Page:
Safety aside, U.S. jurisdictions tend to provide better value for money because they better promote competition. The onerous regulations in the District of Columbia, historically one of America’s most expensive insurance jurisdictions, drove insurance companies away until the mid-1990s. Then the government introduced measures to promote competition. Insurers came back, choices in types of coverage increased and premiums dropped. Deregulation in the United States is also allowing new insurance products to take hold, such as the pay-per-mile approach favoured by many environmental groups. Car drivers insured under this scheme have an incentive to drive less and take public transit more: They are rewarded with insurance bills that are typically lower by about 25%.
While rates soar in Canada, they remain stable in the United States – up just 4.6% in 2001, the last year for which national figures are available, despite U.S. jury awards in recent years that are up 73% on average in auto liability cases.
Although the U.S. system promotes safety and accountability, and while competition there provides better value for money, almost no one in Canada argues for anything other than more state ownership or more state control. The Consumers Association of Canada – a misleadingly named organization that receives virtually no funding from the individual Canadian consumers that it claims to represent – rejects competition in favour of government ownership. Canada’s provincial premiers – four provinces already run government-owned systems – are little different: Most are committed to rate freezes or other measures that could force private insurers to leave. Even conservative Ralph Klein of Alberta plans to cut back auto insurance premiums while also capping insurance company profits. The local opposition cheers him on: “We’re strong supporters of free enterprise, but there’s times you have to intervene,” says Social Credit Leader Lavern Ahlstrom. “Insurance would be one of them.” The Insurance Bureau of Canada, in response, warns that its members may leave the province. Should they leave, competition would then weaken and rates would rise.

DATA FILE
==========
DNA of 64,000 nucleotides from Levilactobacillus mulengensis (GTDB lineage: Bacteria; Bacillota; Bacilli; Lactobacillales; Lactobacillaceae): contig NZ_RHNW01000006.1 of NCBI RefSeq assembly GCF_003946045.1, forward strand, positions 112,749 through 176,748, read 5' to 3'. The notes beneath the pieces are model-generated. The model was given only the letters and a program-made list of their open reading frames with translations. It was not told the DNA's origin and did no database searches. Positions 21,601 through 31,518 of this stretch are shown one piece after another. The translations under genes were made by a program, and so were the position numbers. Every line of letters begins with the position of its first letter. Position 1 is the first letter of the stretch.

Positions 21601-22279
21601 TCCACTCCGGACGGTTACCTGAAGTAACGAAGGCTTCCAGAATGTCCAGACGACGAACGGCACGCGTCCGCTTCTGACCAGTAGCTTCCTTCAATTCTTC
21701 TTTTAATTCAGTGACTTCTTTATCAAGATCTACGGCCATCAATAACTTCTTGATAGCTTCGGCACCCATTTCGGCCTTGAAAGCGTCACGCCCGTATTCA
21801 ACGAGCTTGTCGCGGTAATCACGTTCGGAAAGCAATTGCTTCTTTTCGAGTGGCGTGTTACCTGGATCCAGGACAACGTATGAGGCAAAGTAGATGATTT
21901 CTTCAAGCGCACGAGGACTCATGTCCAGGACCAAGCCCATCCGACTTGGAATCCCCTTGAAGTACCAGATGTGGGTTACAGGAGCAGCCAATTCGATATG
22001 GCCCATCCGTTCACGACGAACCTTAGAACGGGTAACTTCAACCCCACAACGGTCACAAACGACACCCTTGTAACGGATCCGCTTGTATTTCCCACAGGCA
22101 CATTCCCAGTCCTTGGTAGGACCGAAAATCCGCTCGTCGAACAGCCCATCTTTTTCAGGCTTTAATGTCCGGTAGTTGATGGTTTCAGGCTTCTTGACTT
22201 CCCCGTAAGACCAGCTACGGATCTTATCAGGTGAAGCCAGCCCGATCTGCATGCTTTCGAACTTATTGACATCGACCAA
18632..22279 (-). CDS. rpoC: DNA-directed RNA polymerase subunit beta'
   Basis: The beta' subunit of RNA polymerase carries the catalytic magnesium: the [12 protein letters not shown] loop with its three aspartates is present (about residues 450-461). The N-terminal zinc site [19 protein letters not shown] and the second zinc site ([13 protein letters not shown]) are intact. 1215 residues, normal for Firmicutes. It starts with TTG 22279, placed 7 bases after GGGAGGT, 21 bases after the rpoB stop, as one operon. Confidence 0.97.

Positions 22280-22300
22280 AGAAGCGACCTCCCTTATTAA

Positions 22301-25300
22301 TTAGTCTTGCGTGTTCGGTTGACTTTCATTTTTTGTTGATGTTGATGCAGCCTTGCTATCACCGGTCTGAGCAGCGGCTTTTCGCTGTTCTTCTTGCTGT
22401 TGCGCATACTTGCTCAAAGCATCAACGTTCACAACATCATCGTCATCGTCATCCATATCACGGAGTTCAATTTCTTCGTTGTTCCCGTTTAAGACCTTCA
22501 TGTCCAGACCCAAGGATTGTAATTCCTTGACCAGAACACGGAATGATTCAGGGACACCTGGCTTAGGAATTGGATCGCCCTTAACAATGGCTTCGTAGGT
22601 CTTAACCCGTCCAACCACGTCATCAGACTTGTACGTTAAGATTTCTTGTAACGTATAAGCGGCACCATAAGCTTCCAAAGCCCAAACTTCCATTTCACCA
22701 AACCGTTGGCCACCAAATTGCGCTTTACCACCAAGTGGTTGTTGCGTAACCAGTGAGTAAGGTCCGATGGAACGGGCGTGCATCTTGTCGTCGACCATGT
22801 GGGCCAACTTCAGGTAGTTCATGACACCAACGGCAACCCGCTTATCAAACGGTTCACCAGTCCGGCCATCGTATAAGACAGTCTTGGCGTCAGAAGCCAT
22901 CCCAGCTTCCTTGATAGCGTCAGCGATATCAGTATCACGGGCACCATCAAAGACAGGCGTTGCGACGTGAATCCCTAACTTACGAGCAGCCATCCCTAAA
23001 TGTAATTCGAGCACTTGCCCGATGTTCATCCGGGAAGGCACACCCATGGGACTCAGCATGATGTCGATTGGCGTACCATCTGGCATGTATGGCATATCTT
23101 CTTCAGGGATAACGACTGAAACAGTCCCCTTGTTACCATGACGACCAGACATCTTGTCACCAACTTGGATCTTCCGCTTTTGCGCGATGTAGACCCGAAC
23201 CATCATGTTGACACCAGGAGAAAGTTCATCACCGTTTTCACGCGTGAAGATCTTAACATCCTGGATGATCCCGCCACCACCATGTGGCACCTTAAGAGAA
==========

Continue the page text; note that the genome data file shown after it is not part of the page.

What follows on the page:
Public auto insurance, or an overly regulated private industry, makes for a great, short-term insurance policy for unprincipled politicians. The rest of us should steer clear of it.
Lawrence Solomon is executive director of Urban Renaissance Institute. www.urban.probeinternational.org, E-mail: LawrenceSolomon@nextcity.com.
He is also executive director of Consumer Policy Institute. www.c-p-i.org/cpi/index.html.